It's a bit, it's a bit like one of the the kind of analogies I've used in the past. It's a bit like people sort of saving for their retirement. And, you know, it's fine being told you should put money into a pension when you're in your twenties. If you get into your mid-fifties and you haven't started yet, then you could still do it. But it's going to be financially very painful. Well, we've been talking about dealing with you know, climate and environmental issues for the last 30 years. So that analogy works and, and people have been ignoring it and there's still time to do it, but you're going to have to do it really quickly. And it's going to be a bit painful if you haven't started yet.

Paul: Yeah, simple as that makes sense. Yeah. Listen, talking about running our time is quite amazing. Just how much time we've gone through. So, so I'm going to, I'm going to use that as a good segue into a couple of things bringing this back to that sense of identity because I was thinking. Yeah, the feedback we get from people on these sessions it's actually nice to get to know the people.

I learnt a couple of things about you which, which I didn't know about. So one we've both got a passion for music, but I understand you're a bass player I think you play, you sing in a band or have sung in a band and tell us a bit about that just quickly, just so-

Simon: It's true, I must have let that one slip at some point. Yeah, I do. I do play bass and I do sing. What sort of music is that well at the moment, I mean, really quite a large rock gospel choir. There's a 120 person choir, so I sing in the bass section of that and it's, it's great. It's really, it's a fantastic energy. Yeah. So I do I come from a family of musicians. So I am, I am the least talented of my family.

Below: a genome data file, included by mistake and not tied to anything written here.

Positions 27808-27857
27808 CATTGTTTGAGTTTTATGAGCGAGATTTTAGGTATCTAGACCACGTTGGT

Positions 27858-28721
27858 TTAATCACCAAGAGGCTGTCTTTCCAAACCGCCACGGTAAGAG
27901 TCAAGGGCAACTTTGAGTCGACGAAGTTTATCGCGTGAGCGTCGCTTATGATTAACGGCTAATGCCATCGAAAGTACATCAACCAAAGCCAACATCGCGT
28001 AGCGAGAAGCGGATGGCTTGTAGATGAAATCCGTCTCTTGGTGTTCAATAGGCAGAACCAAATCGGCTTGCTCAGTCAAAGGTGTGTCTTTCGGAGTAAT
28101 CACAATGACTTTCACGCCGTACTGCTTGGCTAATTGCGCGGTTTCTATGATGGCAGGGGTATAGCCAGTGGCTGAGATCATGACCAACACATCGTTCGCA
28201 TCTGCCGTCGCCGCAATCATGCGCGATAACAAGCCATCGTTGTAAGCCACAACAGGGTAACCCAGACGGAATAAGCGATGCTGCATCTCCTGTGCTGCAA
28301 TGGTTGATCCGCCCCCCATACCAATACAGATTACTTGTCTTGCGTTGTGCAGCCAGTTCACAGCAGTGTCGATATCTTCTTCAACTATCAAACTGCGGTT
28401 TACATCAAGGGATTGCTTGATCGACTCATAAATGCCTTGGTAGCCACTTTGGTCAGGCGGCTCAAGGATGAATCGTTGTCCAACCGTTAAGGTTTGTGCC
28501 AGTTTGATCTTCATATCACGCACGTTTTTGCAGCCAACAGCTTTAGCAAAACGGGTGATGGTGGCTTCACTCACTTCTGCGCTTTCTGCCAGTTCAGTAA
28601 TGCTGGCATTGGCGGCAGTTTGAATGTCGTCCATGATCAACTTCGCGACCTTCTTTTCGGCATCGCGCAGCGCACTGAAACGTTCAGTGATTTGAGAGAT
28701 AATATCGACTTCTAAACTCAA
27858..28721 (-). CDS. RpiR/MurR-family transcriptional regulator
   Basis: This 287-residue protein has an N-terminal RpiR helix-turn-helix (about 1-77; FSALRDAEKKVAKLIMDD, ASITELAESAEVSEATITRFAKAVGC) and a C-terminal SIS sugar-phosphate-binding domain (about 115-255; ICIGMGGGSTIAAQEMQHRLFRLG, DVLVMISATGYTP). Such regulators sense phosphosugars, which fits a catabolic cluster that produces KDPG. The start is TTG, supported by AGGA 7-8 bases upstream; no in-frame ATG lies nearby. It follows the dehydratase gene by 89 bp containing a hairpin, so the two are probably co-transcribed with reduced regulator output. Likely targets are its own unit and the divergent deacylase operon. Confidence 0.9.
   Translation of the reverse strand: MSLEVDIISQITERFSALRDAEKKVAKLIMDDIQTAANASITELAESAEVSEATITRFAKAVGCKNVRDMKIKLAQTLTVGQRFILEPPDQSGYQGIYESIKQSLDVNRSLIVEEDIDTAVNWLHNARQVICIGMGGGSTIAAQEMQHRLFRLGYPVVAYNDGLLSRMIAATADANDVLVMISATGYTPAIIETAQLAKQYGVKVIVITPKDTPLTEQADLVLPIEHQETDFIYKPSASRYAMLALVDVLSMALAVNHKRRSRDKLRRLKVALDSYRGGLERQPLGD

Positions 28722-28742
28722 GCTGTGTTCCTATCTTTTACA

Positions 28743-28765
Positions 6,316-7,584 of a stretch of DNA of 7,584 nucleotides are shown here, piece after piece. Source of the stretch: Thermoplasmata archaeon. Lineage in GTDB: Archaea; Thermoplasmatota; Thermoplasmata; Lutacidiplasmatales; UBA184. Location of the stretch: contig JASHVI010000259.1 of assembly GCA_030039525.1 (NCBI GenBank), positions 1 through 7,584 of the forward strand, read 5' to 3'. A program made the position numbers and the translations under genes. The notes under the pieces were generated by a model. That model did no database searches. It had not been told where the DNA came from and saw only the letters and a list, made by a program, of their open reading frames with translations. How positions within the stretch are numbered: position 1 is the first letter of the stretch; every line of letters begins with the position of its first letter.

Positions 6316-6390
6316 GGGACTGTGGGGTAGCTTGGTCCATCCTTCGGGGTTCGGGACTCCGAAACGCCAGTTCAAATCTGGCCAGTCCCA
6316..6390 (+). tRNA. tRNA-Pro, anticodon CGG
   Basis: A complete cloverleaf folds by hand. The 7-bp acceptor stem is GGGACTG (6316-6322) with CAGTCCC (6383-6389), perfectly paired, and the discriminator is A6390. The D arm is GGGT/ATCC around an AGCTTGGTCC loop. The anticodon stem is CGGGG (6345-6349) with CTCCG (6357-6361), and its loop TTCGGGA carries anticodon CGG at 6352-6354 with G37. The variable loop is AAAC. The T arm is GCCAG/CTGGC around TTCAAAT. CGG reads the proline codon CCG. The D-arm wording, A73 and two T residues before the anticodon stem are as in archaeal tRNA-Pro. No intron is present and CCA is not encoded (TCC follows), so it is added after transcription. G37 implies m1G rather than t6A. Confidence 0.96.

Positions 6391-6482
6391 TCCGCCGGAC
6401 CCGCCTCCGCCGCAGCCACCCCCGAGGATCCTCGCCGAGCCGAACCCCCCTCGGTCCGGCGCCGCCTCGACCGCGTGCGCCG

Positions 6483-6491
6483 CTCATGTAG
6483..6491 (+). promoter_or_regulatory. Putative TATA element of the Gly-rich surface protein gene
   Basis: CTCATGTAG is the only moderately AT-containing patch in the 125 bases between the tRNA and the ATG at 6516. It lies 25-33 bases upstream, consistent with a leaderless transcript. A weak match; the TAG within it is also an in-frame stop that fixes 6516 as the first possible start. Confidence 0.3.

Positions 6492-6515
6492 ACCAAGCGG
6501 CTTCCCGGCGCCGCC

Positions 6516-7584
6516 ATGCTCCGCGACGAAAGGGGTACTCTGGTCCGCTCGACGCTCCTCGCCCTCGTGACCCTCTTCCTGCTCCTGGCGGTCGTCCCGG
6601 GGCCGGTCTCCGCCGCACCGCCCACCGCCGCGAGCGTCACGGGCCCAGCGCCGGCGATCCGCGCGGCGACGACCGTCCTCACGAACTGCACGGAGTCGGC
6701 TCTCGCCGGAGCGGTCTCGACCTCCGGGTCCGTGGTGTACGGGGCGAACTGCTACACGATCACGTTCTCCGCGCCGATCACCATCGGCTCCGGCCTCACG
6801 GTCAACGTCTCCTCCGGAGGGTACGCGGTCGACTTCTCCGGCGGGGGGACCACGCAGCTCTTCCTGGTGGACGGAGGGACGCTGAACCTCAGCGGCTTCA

All of the, all the rest of them are much, much, much more talented than I am. But it's a very it's a very musical family in a very noisy house as well as a result of that that's a good thing. And then the last one, if I may, I genuinely would like to carry this on for a lot longer, but keeping things in check.
Paul: Yeah. The question I always ask people at these sessions and they've been really insightful, the answers is if you could give your younger self a bit of advice, maybe not just one. By the way, if you think of a couple of then please feel free, but what would be what would be that piece of advice you'd give your younger self with all the knowledge you've accrued over the years?

Simon: It would be to not to be scared to focus on the things that really drive a passion and create a really sort of positive energy for, you know, for the younger Simon. And, you know, in many instances I guess I did. But clearly there's always more that we could do in that respect and to and also to speak really openly and to and to be bold in terms of sharing perspectives and views.

And I think for people who are perhaps in the earlier parts of their career, sometimes that can be that can feel a bit challenging. And I don't think it's too early to start expressing a view and really leaning in with passion and energy to things that are sort of inspiring and, you know, keep you driving forwards because you do that, you're going to you're going to succeed much more quickly, I think, because it's just going to be a in a really, really sort of positive, energising experience.So that's the sort of advice I'd give.

Paul: I think that's great advice. It's there's been a similar note on another point, which was that people that are really passionate about a subject tend to be brilliant at it. And to be frank, to close out this conversation personally, I think that and, you know, perfectly, perfectly describes you Simon. I've never met anyone who's as passionate about this subject to you. And and these these sessions are always really insightful for me.

So thanks so much again for today. And I hope we'll be able to get you back some time to talk about a little bit further but for now. Thanks.

Simon: No that's very kind. Thanks I've enjoyed it. Thanks Paul.


Originally posted on 05 05 23
Last updated on May 24, 2023

Posted by: Paul Holland

CEO and Founder of Beyond Encryption, Paul is an expert on digital identity, fintech, cyber security, and business. As a key driver behind the development of Webline, one of the UK’s most well-known comparison engines, Paul has vast experience in developing digital technologies and bringing them to market. Through Beyond Encryption’s Mailock, nigel and AssureScore solutions, he aims to make a positive impact by helping regulated businesses engage with customers while keeping their data secure.